- They offer too little value, such as a breakdown of an individual into the categories of "Europe", "Asia", and "Africa".
- They pretend to offer too much value, such as the ability to connect one's Y-chromosome with Old Testament priests, numerous ancient "tribes", or to break down one's genome to a very fine detail that is not commensurate with the power of the DNA evidence they collect (e.g., with the CODIS markers)
Now, they have done it again, pretending to be able to link men with a particular R1b1a2 haplotype with King Tut. Note that the Y-chromosome of King Tut has never been published, and speculation about it is based on some screencaps from a Discovery Channel documentary that may or may not belong to the Pharaoh:
Indeed, the whole business of mummy DNA is highly suspect, as Jo Marchant has covered quite comprehensively in Nature News; see also King Tut's DNA in doubt.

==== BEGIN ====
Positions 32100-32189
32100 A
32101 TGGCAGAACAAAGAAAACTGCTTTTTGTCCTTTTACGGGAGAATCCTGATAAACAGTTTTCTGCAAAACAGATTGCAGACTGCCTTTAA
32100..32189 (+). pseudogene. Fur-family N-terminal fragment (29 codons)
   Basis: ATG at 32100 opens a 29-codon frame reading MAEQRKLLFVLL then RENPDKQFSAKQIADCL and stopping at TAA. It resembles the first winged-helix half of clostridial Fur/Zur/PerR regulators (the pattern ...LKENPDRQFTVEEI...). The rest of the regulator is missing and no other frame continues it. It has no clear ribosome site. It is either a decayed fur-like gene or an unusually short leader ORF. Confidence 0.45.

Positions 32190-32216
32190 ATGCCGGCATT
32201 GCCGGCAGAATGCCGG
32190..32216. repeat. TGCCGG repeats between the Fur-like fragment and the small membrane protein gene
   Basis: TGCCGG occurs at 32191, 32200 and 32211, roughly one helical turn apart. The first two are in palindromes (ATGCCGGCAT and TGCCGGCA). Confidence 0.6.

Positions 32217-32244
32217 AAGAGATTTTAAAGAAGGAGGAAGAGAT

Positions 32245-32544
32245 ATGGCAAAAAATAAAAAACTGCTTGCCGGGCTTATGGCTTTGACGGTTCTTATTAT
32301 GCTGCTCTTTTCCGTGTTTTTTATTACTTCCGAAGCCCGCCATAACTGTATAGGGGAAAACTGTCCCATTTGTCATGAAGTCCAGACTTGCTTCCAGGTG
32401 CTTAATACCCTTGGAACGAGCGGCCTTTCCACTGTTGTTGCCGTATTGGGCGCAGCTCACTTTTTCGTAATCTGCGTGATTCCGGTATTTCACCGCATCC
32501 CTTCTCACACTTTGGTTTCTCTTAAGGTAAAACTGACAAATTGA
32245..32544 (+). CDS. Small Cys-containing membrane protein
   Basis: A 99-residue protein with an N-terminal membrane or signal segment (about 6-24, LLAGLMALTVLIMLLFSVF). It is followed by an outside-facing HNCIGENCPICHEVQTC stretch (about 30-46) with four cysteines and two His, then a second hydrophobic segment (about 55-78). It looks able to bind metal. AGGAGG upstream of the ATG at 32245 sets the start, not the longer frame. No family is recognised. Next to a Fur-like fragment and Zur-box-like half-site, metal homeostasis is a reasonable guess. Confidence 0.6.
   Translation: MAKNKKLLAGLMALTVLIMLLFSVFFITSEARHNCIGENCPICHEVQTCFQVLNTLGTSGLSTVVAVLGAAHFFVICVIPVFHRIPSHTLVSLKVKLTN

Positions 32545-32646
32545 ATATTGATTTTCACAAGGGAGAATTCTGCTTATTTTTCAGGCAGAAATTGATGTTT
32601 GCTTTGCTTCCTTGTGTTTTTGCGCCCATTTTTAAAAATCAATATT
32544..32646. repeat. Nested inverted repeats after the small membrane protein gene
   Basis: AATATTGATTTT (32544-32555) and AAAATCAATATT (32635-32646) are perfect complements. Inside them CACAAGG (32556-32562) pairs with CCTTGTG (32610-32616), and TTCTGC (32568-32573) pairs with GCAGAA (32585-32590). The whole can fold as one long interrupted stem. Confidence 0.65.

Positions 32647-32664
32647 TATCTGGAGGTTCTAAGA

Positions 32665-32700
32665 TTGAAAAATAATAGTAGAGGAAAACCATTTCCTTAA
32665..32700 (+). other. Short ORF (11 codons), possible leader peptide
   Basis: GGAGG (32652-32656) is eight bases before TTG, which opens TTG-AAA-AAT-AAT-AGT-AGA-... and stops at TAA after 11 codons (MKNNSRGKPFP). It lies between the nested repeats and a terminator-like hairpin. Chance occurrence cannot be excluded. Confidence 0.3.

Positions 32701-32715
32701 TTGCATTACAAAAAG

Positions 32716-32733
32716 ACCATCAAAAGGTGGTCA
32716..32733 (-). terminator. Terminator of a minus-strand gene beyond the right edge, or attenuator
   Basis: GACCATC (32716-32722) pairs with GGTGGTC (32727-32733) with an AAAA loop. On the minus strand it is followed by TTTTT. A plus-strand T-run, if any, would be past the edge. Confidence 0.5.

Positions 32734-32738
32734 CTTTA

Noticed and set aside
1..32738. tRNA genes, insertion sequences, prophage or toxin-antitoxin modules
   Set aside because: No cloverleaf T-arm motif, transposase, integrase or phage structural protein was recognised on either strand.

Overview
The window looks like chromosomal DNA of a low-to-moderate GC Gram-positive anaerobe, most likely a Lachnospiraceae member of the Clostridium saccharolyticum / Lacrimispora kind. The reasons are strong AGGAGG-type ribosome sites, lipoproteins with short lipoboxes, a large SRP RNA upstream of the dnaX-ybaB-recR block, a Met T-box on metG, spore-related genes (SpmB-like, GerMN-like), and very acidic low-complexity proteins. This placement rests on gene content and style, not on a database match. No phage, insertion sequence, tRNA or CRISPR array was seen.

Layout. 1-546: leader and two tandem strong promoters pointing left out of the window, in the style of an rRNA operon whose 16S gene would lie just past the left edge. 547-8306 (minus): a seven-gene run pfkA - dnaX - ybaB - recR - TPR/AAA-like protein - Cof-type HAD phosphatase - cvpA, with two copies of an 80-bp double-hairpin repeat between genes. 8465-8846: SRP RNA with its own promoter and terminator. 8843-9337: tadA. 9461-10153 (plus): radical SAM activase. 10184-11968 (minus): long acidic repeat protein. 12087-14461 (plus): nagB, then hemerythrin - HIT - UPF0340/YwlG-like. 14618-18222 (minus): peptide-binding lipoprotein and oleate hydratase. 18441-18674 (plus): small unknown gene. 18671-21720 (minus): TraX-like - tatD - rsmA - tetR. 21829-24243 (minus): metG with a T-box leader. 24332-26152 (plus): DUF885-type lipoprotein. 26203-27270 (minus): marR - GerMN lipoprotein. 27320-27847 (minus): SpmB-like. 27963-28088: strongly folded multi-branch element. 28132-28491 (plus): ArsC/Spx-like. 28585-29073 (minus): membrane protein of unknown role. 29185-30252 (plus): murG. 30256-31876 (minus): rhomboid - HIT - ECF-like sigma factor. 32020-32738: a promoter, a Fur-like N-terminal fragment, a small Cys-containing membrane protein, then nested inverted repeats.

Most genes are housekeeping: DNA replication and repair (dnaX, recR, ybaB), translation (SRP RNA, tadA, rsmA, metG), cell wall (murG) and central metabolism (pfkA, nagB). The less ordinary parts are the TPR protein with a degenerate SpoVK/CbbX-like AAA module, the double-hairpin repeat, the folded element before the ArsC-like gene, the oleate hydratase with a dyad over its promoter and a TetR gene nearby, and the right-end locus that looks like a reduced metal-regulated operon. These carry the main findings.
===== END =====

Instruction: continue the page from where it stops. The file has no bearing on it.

iGENEA was able to reconstruct the Y-DNA profile of Tutankhamun, his father Akhenaten and his grandfather Amenhotep III with the help of a recording of the Discovery Channel. The astonishing result:
The original paper in the JAMA was remarkable for its non-publishing of crucial data necessary to validate the claims within it. This is yet another argument against the flawed peer-review system whose main objective, it seems, is to take in money for journals and dole out prestige to authors, and not to do actual science.
Personally, I'm against most regulation of personal genetics products, unless there is a clear and present medical danger arising from their use: I don't trust government bureaucrats and paternalistic know-it-all scientists to tell us what deserves to be marketed and what does not.
On the other hand, the absence of regulation makes the community's responsibility to speak out against bad products all the more important: such products can only be identified if there is an active and broad group of informed individuals willing to put out the relevant facts out there, and let potential customers decide for themselves.